Margaret Scott

La Unión Europea contra la democracia

ROMA – Una de las formas en que la Unión Europea afirma efectivamente los valores fundamentales de la democracia y el Estado de derecho es a través de sus programas de cooperación exterior, en los que, mediante invitación de las autoridades locales, ofrece apoyo en la forma de proyectos de asistencia electoral y misiones de observación electoral.

Así, pues, durante el curso de 2009, la UE envió misiones de observación electoral a varios países, incluido Mozambique, Afganistán, Guinea-Bissau, Líbano, Malawi y Bolivia. Justo este mes, el Parlamento Europeo envió observadores a las elecciones presidenciales de Ucrania. Al final de cada misión, un par de días después de las elecciones, el jefe de misión, que normalmente es un miembro del Parlamento Europeo, primero emite un informe preliminar sobre las elecciones y el manejo del proceso electoral, seguido de un informe final unos meses después.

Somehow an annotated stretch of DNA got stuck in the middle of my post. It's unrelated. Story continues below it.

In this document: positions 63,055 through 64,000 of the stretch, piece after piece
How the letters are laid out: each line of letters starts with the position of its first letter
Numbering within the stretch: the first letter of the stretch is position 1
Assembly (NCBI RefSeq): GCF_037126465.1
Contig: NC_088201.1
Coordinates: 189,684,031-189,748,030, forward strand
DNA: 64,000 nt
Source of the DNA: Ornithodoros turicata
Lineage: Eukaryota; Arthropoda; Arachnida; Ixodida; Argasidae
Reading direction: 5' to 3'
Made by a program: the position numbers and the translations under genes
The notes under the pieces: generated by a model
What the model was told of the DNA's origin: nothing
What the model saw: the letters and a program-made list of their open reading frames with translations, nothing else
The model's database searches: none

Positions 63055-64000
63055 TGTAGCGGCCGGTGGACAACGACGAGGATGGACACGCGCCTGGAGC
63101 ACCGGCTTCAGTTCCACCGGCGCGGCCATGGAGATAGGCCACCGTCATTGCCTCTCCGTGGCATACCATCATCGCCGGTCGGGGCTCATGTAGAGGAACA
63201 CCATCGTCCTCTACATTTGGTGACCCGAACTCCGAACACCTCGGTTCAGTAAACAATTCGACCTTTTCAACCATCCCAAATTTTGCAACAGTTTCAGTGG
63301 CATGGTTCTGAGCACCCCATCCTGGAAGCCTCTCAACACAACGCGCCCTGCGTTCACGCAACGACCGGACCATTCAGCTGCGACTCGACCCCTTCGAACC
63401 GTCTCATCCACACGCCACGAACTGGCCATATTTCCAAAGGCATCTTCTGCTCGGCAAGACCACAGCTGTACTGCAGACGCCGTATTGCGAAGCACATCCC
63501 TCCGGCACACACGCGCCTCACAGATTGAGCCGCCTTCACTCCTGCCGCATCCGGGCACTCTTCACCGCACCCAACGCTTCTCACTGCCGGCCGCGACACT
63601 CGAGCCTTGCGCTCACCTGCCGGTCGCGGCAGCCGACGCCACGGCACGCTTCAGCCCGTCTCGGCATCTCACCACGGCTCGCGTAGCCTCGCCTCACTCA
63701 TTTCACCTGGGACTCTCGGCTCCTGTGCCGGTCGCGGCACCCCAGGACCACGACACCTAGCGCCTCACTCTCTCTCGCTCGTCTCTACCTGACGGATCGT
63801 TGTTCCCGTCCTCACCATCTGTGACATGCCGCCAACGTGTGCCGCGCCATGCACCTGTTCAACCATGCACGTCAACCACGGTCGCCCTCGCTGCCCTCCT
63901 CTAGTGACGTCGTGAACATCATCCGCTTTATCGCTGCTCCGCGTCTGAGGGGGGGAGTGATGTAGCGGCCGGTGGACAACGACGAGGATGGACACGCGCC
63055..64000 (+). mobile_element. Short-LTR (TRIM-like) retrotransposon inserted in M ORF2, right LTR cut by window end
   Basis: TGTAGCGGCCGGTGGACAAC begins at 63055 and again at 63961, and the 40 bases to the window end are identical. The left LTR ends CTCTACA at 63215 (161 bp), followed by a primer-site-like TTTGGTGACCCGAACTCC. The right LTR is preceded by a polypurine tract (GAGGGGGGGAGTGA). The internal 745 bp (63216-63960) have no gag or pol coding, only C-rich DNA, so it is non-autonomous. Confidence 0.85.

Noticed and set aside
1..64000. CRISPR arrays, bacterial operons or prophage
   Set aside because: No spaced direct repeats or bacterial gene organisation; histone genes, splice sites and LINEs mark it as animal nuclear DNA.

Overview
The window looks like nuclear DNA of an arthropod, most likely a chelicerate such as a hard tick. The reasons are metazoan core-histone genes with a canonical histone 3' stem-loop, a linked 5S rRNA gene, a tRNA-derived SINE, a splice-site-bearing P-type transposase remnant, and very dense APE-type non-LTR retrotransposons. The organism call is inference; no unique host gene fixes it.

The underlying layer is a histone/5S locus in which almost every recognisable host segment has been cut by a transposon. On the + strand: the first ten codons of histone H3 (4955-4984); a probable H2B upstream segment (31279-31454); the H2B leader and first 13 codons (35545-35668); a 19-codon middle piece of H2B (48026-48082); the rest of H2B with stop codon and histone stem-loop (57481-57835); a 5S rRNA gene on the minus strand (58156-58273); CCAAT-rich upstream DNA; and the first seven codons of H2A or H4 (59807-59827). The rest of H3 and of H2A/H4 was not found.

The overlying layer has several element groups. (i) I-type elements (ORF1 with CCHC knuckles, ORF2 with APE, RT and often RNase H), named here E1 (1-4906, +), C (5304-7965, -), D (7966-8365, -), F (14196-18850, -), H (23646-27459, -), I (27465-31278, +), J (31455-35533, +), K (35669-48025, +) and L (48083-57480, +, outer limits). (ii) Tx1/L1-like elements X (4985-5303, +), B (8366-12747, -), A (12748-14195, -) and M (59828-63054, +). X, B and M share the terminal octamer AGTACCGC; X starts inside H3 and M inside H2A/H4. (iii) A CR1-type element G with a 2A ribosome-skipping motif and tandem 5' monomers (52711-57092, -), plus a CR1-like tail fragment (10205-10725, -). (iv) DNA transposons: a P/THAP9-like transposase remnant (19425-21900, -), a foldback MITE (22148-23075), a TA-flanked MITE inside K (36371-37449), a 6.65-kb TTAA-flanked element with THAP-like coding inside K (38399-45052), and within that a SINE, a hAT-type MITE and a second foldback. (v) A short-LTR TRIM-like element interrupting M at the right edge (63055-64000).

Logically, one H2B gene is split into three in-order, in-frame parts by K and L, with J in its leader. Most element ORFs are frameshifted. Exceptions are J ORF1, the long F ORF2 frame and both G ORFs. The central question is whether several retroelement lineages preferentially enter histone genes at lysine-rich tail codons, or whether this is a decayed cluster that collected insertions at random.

El 6 de diciembre del año pasado, Evo Morales fue reelegido presidente de Bolivia con más del 60% del voto popular. En su declaración preliminar, la jefa de misión, la parlamentaria, Renate Weber, señaló que el proceso electoral, se había adherido, en términos generales, a las normas internacionales en lo que respecta a las elecciones democráticas, y que la Comisión Electoral de Bolivia había actuado transparente, neutral y eficientemente.

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